The following topics are discussed in this section:
- A business plan is a written document that describes the overall direction of the firm and what it wants to become in future.
(Definition) Business Plan is a statement if long-range strategy and revenue, cost and profit objectives usually accompanied by budgets, a projected balance sheet and a cash flow (source and application of funds) statement. A business plan is usually stated in terms of dollars and grouped by product family. The business plan is then translated into synchronized tactical functional plans through the production planning process (or the sales and operations planning process). Although, frequently stated in different terms (dollars vs units), these tactical plans should agree with each other and with the business plan.
- Key function such a finance, engineering, marketing and operations typically have input into the plans.
The finance function manages and tracks the sources of funds, amounts available for use, cash flows, budgets, profits and return on investment.
The Engineering function is responsible for research and development and the design and redesign of products that can be made most economically.
The Marketing function focus is on analysis of the market place and how the form positions itself and its products.
The goal of the operations function is to meet the demands of the market place via the organization’s product. Operations also manage the manufacturing facilities, machinery, equipment, labor and materials as efficiently as possible.
- The functional roles collectively support the success of the supply chain.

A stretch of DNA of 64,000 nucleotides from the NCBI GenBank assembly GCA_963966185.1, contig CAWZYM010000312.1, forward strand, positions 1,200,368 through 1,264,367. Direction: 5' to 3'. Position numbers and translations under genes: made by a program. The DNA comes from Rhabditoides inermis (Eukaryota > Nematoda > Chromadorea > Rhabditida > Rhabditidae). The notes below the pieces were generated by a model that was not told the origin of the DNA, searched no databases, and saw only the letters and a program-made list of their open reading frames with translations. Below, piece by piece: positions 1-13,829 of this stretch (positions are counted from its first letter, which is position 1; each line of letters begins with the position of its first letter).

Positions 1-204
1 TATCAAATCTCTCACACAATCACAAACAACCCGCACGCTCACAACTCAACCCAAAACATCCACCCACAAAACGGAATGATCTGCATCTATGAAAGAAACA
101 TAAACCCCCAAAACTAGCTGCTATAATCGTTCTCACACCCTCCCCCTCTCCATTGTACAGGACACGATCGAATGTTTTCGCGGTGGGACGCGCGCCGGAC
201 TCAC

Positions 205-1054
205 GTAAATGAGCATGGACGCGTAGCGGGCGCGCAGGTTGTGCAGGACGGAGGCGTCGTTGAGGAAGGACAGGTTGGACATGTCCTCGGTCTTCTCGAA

Supply Chain Strategy
- Functional strategies underlying supply chain management must articulate with the business plan.
- The purpose of supply chains is to be globally competitive.
- Time, distance and collaboration are basic elements in modern supply chains that impact the chains ability to respond to competitive changes in the global market place.
- In the virtual corporation and virtual networks, we can and therefore we must share ideas and data to be competitive.
- What do these strategic partnerships look like in action? Suppliers, manufacturers and customers all come together on design teams to create products that will not only satisfy customer demand but will be efficient to produce, assemble, transport and store.
Seven factors need to be carefully researched and considered when forming a supply chain strategy:
- Add value.
- Improve Market Access.
- Strengthen Operations.
- Add Technological Strength.
- Enhance Strategic Growth.
- Share Insights and Learning.
- Increase Financial Strength.
- Every potential partner organization has its strengths or core competencies.
- It’s only a successful strategic alliance if the partnership results in a “win-win” for both parties.
- Effective partnerships are a combination of shared risks, resources, rewards, vision and values.
Building Collaborative Relationships
In order to build the foundation of collaborative partnership, the partners must:
- Initiate management tasks.
- Overcome barriers to collaboration.
- Build levels of communication.
- Determine levels of collaborative intensity.
- Examine strategic importance versus difficulty to determine product categories.
Initiate Management Tasks
- Once the collaboration is official, it’s critical that top management demonstrate their enthusiastic commitment to the partnership.
- This process begins with determining the specific contribution of each party and the criteria for measuring that contribution.
- In early stages, relationships should emphasize equity in profits among all parties. Equity will help motivate all parties to work toward the good of the whole.
- The next talk is to define roles for each party, taking care to avoid redundant efforts. Conflicts can occur if these roles make one party more dependent upon another than they wish to be. To alleviate this common problem, networks should avoid sequential interdependence, in which the second party cannot begin work until the first party is done. Instead, they should establish reciprocal interdependence, in which the exchange of tasks and services occur in both directions. Examples of this include CPFR (Collaborative Planning, Forecasting and Replenishment).